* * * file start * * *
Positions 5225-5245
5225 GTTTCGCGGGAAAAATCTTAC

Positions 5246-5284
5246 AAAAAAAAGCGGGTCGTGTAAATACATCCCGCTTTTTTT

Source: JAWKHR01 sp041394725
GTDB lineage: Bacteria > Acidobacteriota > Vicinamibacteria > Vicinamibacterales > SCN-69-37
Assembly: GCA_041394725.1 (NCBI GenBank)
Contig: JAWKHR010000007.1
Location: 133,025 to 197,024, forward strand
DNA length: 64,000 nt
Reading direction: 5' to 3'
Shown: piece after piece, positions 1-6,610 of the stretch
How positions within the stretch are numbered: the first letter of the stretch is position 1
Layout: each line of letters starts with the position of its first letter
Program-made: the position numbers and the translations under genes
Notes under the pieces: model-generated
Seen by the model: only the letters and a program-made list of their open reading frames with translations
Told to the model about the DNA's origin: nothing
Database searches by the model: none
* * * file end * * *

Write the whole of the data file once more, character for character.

Positions 5225-5245
5225 GTTTCGCGGGAAAAATCTTAC

Positions 5246-5284
5246 AAAAAAAAGCGGGTCGTGTAAATACATCCCGCTTTTTTT

Source: JAWKHR01 sp041394725
GTDB lineage: Bacteria > Acidobacteriota > Vicinamibacteria > Vicinamibacterales > SCN-69-37
Assembly: GCA_041394725.1 (NCBI GenBank)
Contig: JAWKHR010000007.1
Location: 133,025 to 197,024, forward strand
DNA length: 64,000 nt
Reading direction: 5' to 3'
Shown: piece after piece, positions 1-6,610 of the stretch
How positions within the stretch are numbered: the first letter of the stretch is position 1
Layout: each line of letters starts with the position of its first letter
Program-made: the position numbers and the translations under genes
Notes under the pieces: model-generated
Seen by the model: only the letters and a program-made list of their open reading frames with translations
Told to the model about the DNA's origin: nothing
Database searches by the model: none